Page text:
Ugandan LGBT activist Claire Byarygaba decided to lock her door and avoid work today after Uganda's president signed into law a harsh anti-gay bill that Western countries have strongly condemned and LGBT rights groups say calls for a review of Uganda's international agreements and aid programs.
"We are very worried about our safety," Byarygaba, who works at the Civil Society Coalition on Human Rights and Constitutional Law, told BuzzFeed by phone from Kampala. "It's one thing for people to threaten you, and it's another thing to have a law that discriminates against you and prosecutes you."
"The president has basically declared war with the West," she added.
In a televised ceremony on Monday, President Yoweri Museveni signed into law a controversial bill that imposes a lifetime jail sentence for homosexuality and criminalizes those who promote LGBT rights, among other measures.
The Ugandan parliament passed the law in December 2013 after considering several versions of the bill, which was first proposed in 2009. An earlier version made homosexuality punishable by death.
Museveni signed the bill after months of conflicting statements, as he appeared to waffle between signing the bill, which has wide political support in Uganda, or vetoing it, as the U.S. and other Western countries have demanded. Uganda already had some of the world's toughest LGBT restrictions, in place since colonial British rule, and the government often equates anti-LGBT and anti-Western rhetoric.
"Can somebody be homosexual simply by nature? The answer is no," Museveni told reporters as he signed the legislation. For a while, he had sought "scientific reviews" to investigate whether homosexuality was innate or a choice, arguing that the former did not "deserve" to be punished. Activists said it was another means of waffling.
Museveni warned critics on Monday. "I advise friends from the West not to make this an issue because if they make it an issue the more they will lose," he said. "This is social imperialism. To impose social values of one group on our society."
Human rights groups and world leaders from EU Foreign Affairs Representative Catherine Ashton to South African Archbishop Desmond Tutu harshly criticized the move. The White House issued a statement calling the bill a "step backward" for Ugandan human rights and said it complicated U.S.–Uganda relations. Secretary of State John Kerry called for an "internal review of our relationship with the Government of Uganda to ensure that all dimensions of our engagement, including assistance programs, uphold our anti-discrimination policies and principles and reflect our values."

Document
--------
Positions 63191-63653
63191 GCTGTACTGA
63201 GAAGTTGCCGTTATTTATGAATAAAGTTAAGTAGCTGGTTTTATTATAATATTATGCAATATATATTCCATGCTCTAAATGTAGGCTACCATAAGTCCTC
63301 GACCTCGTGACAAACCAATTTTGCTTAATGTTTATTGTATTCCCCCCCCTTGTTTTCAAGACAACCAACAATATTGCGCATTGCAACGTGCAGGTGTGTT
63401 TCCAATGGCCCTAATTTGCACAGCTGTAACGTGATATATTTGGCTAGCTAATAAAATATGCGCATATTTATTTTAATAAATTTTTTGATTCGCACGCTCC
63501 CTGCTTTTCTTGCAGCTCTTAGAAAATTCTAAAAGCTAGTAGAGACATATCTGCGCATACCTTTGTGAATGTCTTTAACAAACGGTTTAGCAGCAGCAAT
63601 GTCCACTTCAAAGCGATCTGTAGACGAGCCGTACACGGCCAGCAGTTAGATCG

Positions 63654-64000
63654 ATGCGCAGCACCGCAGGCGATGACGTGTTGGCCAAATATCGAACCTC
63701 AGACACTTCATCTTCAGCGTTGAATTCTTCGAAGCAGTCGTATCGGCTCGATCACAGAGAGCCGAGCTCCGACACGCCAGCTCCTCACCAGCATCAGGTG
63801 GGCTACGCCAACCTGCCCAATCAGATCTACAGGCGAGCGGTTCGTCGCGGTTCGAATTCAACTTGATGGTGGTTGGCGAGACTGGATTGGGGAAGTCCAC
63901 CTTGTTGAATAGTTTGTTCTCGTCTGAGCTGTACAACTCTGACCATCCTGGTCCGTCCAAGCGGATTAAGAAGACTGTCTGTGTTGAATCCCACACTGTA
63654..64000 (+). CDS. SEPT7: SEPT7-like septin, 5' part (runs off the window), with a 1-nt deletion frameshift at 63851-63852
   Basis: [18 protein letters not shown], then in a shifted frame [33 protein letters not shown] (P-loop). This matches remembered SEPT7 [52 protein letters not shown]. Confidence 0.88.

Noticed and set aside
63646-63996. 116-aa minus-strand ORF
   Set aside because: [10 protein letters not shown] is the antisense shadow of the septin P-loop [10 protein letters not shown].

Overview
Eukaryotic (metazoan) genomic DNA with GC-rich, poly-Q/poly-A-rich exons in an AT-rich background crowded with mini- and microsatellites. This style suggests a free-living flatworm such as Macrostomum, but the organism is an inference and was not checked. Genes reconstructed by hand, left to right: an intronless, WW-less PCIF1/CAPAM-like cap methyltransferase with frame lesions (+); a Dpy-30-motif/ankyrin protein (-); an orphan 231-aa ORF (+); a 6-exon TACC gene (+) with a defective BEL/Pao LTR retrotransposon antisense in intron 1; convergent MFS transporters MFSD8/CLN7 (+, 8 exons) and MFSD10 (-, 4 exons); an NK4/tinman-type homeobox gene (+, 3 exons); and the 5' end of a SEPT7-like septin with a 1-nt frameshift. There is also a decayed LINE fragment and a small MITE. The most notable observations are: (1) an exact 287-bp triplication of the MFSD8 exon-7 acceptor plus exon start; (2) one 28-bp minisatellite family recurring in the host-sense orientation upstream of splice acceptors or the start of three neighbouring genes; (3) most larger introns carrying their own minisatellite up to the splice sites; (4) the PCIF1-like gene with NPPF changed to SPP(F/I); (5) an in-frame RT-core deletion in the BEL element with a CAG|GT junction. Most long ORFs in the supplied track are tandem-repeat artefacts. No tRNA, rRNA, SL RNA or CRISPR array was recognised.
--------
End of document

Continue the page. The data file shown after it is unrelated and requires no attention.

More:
The U.S. provides more than $400 million in aid to Uganda each year, with much of it going directly to civil society groups. While U.S. rhetoric has been sharp, activists worry that if the U.S. decided to cut its aid, that could lead to the further scapegoating of LGBT activists, as well damage decades of investments in heath and human rights programs, in particular HIV prevention and care.
"We do not support aid cuts to Uganda because the same funds provide to everyday Ugandans," Byarygaba said. "At the same time, we can't stop or influence what governments decide to do. That is completely up to our partners in the west."
U.S. officials have not yet detailed a possible response.
Julie Dorf, senior adviser at the Council for Global Equality, a U.S. organization, called on the U.S. to act. "At this point, it is absolutely imperative that the U.S. government do something," Dorf said. "And I believe they will. We just don't know what yet."
Dorf and the Council have made several recommendations, including that the U.S. recall its ambassador to Uganda, impose visa restrictions on Ugandan public figures violating LGBT rights, and ensure that programs that receive aid for HIV prevention and care do not support an anti-LGBT agenda. Dorf called on the U.S. to reconsider its grants to certain Ugandan civil society groups, signaling out in particular the Interreligious Council of Uganda, which this year received millions of dollars in U.S. aid for HIV prevention programs, while simultaneously lobbying for the anti-gay bill's passage.
Denmark was the first country to announce on Monday that it would suspend direct budget support to the Ugandan government, to be followed by reconsideration of funds to civil society organizations. Austria and Norway have since called for similar reviews. U.K. Secretary of State William Hague condemned the legislation, but gave no indication that the U.K. would act similarly.
Boris Selun of the European Parliament's intergroup on LGBT rights, told BuzzFeed by phone from Brussels that while member states can suspend individual aid, there is no EU-wide plan to follow suit. Selun told BuzzFeed that the EU is considering Uganda's suspension from the Contonou Partnership Agreement (between the EU and 79 Caribbean, African, and Pacific countries), based on its violation of Article 96, which calls on all signatories to uphold basic human rights. The suspension would be largely symbolic, as the agreement is a mainly political and does not pertain to aid distribution, but according to Selun it would mean Uganda's exclusion from meetings and be the body's first use of Article 96 to revoke membership for LGBT-specific violations. Selun said he expected other countries to redirect funds from the Ugandan government to civil society organizations.
In the meantime, Byarygaba said that it was important for the international community to keep up the pressure on the Ugandan government over LGBT rights violations, as well as the country's larger context of repression.
"As activists we've sustained this fight since 2009, so this is a big blow for us in terms of all the work we've put," said Byarygaba. "We're quite proud of the work we've done. I fear that our work is going to be very much affected.
She added, "But the president's house is facing problems. It's not just an LGBT problem."